Annual Academy Awards nominations came out this morning and one film was excluded that a handful of animal rights activists and film buffs are bound to take personally. On the surface Gabriella Cowperthwaite’s documentary “Blackfish” – about an emotionally disturbed serial killing killer whale at Sea World – is a glaring omission. It was one of the most talked about documentaries of the year, touted and talked up by Netflix-watching animal rights activists everywhere. And it would be an egregious snub, except “Blackfish” doesn’t deserve to be in the running.
Documentary filmmaking is one of the most misunderstood popular art forms, and it’s impossible to have a discussion about “Blackfish” without first getting a couple of things out of the way. It’s not a documentary’s job to tell the truth. That may seem deceptive and downright dishonest, but the filmmaker at the helm considers it his or her responsibility to make an engaging film, not expose the truth. Documentary films are not journalism.
This doesn’t mean documentary filmmakers are bad people, or that they aren’t passionate about the subjects they cover. Werner Herzog, one of the best documentary filmmakers alive today, says “There’s the artist’s truth and the accountant’s truth.” It doesn’t diminish his ability as a filmmaker that he’s loosey-goosey with his facts. He never signed on to the standards of journalistic integrity. He set out to make good films.
One of my biggest pet peeves is people who watch a documentary and use it as the basis for their viewpoint. That’s like watching “Die Hard” and accepting the film’s stance on terrorism.
“Blackfish” is about an incredibly intriguing subject and there’s a lot in it worth making a film about. Cowperthwaite, the director, set out to chronicle the Occupational Safety and Health Administration investigation into the death of Sea World trainer Dawn Brancheau. She was killed by Tilikum, one of the park’s male killer whales and the largest orca in captivity. The plot thickens when Tilikum, it turns out, had previously been involved in the deaths of two other people. He has a heartbreaking story, and from that starting point the film backpedals to examine the whale’s psychological state, and how orcas have been captured and treated in captivity over the last 40 years.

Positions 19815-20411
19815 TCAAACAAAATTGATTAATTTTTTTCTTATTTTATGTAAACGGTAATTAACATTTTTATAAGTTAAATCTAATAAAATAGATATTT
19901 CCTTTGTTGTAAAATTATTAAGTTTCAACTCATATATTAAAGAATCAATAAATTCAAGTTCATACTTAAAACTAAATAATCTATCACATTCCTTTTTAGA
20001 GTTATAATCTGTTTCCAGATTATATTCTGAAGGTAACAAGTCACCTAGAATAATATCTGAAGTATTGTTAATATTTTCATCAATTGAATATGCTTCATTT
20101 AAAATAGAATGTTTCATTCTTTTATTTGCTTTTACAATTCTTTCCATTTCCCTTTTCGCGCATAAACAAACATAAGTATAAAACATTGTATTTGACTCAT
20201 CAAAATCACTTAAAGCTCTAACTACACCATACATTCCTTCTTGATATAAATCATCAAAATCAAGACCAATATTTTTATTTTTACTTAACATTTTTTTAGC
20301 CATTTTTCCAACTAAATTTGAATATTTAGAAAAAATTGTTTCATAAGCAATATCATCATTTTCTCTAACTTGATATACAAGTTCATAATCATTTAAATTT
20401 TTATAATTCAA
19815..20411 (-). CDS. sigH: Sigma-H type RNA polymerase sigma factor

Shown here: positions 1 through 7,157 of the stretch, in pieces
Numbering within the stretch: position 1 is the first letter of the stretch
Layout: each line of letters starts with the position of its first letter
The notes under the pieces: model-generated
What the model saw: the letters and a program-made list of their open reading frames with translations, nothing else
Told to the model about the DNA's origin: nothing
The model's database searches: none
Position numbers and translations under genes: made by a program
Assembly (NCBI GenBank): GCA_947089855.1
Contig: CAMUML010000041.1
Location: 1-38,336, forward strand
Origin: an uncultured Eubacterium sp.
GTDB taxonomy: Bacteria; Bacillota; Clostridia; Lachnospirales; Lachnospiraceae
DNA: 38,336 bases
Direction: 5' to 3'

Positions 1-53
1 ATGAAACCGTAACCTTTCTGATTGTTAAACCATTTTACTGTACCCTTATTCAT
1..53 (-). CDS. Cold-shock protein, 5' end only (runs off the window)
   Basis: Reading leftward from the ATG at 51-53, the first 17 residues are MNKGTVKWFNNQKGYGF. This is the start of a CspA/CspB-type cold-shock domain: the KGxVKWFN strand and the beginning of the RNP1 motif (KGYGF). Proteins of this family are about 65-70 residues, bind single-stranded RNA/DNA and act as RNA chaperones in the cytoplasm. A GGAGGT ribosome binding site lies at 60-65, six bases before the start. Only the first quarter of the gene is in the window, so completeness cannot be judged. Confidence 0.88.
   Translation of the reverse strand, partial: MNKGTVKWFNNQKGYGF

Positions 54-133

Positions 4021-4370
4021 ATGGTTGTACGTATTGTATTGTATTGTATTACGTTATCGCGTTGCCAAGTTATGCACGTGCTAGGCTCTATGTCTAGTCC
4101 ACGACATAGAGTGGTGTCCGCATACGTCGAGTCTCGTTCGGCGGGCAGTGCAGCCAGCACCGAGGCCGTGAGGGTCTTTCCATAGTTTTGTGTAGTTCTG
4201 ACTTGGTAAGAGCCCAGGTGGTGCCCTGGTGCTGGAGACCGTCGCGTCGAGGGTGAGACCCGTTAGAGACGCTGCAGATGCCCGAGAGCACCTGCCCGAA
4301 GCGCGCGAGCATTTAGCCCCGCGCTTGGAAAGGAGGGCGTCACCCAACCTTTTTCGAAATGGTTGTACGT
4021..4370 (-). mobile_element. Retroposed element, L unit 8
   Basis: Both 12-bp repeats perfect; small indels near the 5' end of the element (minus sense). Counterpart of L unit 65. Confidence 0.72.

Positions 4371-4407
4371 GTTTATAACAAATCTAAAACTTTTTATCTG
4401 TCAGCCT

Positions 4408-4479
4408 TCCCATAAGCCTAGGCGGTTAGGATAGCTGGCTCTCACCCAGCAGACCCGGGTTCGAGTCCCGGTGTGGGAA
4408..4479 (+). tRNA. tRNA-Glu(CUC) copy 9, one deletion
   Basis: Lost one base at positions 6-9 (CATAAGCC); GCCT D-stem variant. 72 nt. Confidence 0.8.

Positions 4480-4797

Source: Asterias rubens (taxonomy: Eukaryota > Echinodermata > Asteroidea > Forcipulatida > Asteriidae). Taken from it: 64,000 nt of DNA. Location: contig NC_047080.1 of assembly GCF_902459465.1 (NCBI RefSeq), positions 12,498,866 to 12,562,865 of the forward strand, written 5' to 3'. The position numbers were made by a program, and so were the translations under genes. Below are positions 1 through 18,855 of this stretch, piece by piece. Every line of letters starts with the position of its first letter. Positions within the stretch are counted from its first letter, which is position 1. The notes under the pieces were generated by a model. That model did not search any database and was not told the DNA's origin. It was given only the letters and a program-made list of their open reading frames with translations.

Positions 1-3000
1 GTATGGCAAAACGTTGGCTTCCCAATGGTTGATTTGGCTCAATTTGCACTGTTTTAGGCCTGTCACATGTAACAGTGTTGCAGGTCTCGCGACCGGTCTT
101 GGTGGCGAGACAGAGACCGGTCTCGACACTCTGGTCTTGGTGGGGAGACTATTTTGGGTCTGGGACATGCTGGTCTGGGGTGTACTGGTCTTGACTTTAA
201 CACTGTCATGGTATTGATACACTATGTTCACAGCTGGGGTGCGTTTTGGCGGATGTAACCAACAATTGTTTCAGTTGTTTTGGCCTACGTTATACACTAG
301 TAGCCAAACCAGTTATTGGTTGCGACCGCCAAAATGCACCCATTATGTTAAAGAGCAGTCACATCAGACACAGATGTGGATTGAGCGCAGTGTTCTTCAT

But “Blackfish” does not do a good job of putting it all together. It jumps around, it drags, it contradicts itself. It cut a mean trailer that makes it look like the thriller of the year, and there’s some unforgettable content, but as a viewing experience it feels muddled and hobbled together. It’s a flawed film, and the Academy does not reward giving an ambitious subject the ol’ college try.
Animal rights activists will take the film’s omission from the Oscars as a slight against their cause, but they’re backing the wrong whale. “Blackfish” does a good job eliciting empathy and reverence for orcas, but the film’s vendetta against Sea World is a disservice to the species. Sea World is not an evil organization. Being in captivity is not ideal for any animal, but how else can we instill respect for these creatures in future generations? 50 years ago the U.S. Navy used orcas for target practice – today every kid knows Free Willy and Shamu.
It’s easier to say “Fuck Sea World!” than it is to accept that being an orca in captivity sucks, but nothing can be done about it now. Keiko, the orca that played Free Willy and was eventually freed himself, died cold, hungry, alone after a year-long effort to get a wild pod to accept him. For an orca already in captivity I can’t think of a better place to be than Sea World.
The silver lining to Tilikum’s tragic life is that his successes with artificial insemination mean there’s no longer a need to capture orcas from the wild. But the film paints this as a sick clinical crime against the whale (Which sure, I guess it is, but I doubt it’s as hard on Tilly as it is his handlers and uh… collectors.) It’s hard to understand why the film would go out of its way to portray this practice in a negative light when it spells out, in detail, the brutality of the alternative: capturing them from the wild.
I’m happy that “Blackfish” has gotten people interested in the plight of marine mammals, but I don’t think the film is anything more than a sensationalist thriller. It has also done its subjects a disservice by obfuscating the real issues affecting the species.
If you want to help protect killer whales, develop a safer way for ships to navigate their habitats. Come up with an alternative to the sonar technologies the navy is using that leave whales, who rely on echolocation, effectively blind. Come up with a way to scrub our oceans and shores of the toxic chemicals seeping into their flesh and turning them into cancer sashimi at alarming rates.
Even if Sea World were an evil organization, they’d be a miniscule part of the problems facing the species and it would still be hard to argue they’re doing more harm than good. Without Sea World, who would give a shit?
So anyone that’s surprised “Blackfish” was excluded from the Academy Awards, or is planning on attending the protest against Sea World in San Diego on January 19th really owes it to them self to stop and think. From a filmmaking point of view it was an entertaining thriller with some bad pacing problems that couldn’t decide what its point was. From an animal rights perspective, it ultimately throws orcas under the bus so it can turn Sea World into the Big Bad Wolf for its own sense of dramatic purpose.